Air Sterilisation: The Good, the Bad and the Ugly….Part 1

In this two part series, we wish to review the various Air Sterilisation Technologies for indoor occupied areas.

In this article, its more  a question of  ‘The Bad, the Bad, and The Ugly’


Ionisation is a common method being used in air purification systems. While it has been proven to kill bacteria and common viruses including Covid-19, ions are harmful to those exposed to it.

A study by the University of California Irvine found that ionic air purifiers are capable of maintaining steady-state levels of Ozone that are well in excess of the health-protective standards.

In addition, Consumer Reports tested several ionisation air cleaners and found that many emitted significant levels of Ozone.

Why is this important? Ozone inhalation can be harmful to both adults and children, and therefore its generation should be avoided indoors.

Furthermore, according to the Harvard School of Public Health, Ionisation causes CO2 build up which can negatively impact cognitive abilities and decision-making, making the occupants of the space lethargic.


Ozone has been extensively used for water purification, but Ozone chemistry in water is not the same as Ozone chemistry in air.

Manufacturers and vendors of Ozone devices often use misleading terms to describe Ozone. Terms such as “energized oxygen” or “pure air” suggest that Ozone is a healthy kind of oxygen.

High concentrations of Ozone in air, when people are not present, are sometimes used to help decontaminate an unoccupied space from certain chemical or biological contaminants or odours (e.g., fire restoration). While Ozone sanitization is an effective method of air sterilization as it removes airborne pathogens like viruses, bacteria and germs from the environment, Ozone is known to have many adverse health effects.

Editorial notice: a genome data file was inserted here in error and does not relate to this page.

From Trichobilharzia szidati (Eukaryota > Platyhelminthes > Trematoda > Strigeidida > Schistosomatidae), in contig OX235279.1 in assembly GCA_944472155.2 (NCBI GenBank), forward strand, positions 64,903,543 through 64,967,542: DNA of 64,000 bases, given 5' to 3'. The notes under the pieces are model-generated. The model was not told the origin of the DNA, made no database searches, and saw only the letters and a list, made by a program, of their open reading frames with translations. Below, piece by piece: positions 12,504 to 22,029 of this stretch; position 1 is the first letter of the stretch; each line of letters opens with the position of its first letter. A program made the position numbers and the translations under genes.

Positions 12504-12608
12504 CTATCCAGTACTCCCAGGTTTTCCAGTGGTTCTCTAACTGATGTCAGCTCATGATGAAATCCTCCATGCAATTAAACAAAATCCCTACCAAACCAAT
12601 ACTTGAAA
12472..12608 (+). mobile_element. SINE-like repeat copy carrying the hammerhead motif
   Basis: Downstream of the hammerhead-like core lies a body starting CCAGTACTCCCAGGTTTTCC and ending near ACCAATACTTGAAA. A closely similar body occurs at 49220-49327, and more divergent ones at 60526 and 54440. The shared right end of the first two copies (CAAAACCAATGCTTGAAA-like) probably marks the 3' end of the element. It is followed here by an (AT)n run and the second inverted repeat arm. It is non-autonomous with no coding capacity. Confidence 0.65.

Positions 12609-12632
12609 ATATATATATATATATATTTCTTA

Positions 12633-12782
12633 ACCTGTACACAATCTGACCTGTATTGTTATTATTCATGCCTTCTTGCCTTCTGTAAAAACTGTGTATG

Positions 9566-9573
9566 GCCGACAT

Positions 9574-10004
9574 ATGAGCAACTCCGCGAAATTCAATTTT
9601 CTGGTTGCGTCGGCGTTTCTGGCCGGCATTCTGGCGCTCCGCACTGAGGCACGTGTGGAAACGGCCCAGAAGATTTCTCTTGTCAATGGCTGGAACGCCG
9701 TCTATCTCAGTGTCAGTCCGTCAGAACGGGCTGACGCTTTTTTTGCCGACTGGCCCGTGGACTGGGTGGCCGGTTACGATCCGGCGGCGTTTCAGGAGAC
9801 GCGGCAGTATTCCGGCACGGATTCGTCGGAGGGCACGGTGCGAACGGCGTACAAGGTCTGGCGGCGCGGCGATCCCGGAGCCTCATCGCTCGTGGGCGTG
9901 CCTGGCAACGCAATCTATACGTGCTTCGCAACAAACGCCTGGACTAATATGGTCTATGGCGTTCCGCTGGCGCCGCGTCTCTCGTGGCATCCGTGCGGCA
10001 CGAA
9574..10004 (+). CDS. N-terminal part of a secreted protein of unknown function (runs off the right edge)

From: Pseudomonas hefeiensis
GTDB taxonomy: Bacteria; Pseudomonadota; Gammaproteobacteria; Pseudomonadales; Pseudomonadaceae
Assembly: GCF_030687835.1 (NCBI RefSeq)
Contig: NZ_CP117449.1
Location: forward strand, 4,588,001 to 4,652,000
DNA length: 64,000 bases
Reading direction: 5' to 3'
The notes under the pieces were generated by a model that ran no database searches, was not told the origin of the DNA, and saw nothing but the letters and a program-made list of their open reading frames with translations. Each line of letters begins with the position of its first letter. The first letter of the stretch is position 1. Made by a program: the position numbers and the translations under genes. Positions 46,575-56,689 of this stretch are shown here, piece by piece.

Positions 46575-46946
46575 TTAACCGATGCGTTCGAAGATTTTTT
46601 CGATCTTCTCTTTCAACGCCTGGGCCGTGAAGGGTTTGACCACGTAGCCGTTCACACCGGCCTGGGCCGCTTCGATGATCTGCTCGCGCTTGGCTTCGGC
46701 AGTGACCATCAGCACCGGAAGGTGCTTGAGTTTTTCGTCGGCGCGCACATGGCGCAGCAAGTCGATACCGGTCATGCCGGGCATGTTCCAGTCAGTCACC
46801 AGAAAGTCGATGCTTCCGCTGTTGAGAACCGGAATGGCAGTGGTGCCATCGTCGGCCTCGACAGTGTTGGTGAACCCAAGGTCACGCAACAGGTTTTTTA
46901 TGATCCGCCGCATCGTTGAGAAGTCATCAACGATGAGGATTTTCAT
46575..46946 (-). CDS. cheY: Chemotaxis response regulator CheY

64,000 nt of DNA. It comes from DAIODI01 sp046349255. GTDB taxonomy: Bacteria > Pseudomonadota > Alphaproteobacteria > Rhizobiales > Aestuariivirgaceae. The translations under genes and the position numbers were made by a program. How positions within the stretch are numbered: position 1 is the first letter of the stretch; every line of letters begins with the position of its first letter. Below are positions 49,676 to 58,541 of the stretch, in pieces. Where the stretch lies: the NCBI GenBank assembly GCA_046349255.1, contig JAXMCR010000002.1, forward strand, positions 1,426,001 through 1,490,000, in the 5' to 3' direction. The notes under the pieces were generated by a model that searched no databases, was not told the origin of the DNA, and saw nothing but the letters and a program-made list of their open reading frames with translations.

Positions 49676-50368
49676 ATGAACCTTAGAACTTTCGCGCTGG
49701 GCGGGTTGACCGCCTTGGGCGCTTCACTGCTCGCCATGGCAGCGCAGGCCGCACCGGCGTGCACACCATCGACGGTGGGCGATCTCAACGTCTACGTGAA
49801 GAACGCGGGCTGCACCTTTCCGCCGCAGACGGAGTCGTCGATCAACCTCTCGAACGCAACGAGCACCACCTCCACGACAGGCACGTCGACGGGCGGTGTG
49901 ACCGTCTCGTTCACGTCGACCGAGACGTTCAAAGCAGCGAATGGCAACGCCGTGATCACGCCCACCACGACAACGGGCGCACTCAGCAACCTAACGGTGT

According to the Environmental Protection Agency, United States, breathing in Ozone can result in chest pain, coughing, throat irritation, congestion, lung issues and even premature death at high levels, as well as worsen bronchitis, emphysema and asthma.

According to a study by Columbia and Rutgers Universities, high doses of Ozone can cause a transformation in animal cells similar to cancer. Ozone’s harmful effects are magnified when it dissipates indoors and creates more invisible contaminants.

Furthermore, Ozone can adversely affect indoor plants, and damage materials such as rubber, electrical wire coatings and fabrics and artwork containing susceptible dyes and pigments.


Similar to Ozone, manufacturers and vendors often use attractive, and potentially misleading terms, to describe their purification technology such as ‘Plasma Air Purifiers’.

‘Plasma’ technology relies on the formation of ions in an electric field. The intention is to pass air through this field, over their Ionisation tubes, to purify the air.

This is a similar to the process used in ‘Ionisation’ except in this case it is using both positive and negative ions. This is just another type of Ionisation air purifier with the same health risks.

As is evident, none of the above technologies are suitable for an occupied indoor space. When selecting an air purifier or air sanitisation unit, ensure that you make an informed decision.

If it sounds too good to be true, it probably is!

Seek an expert opinion.

Stay Safe, Stay Open

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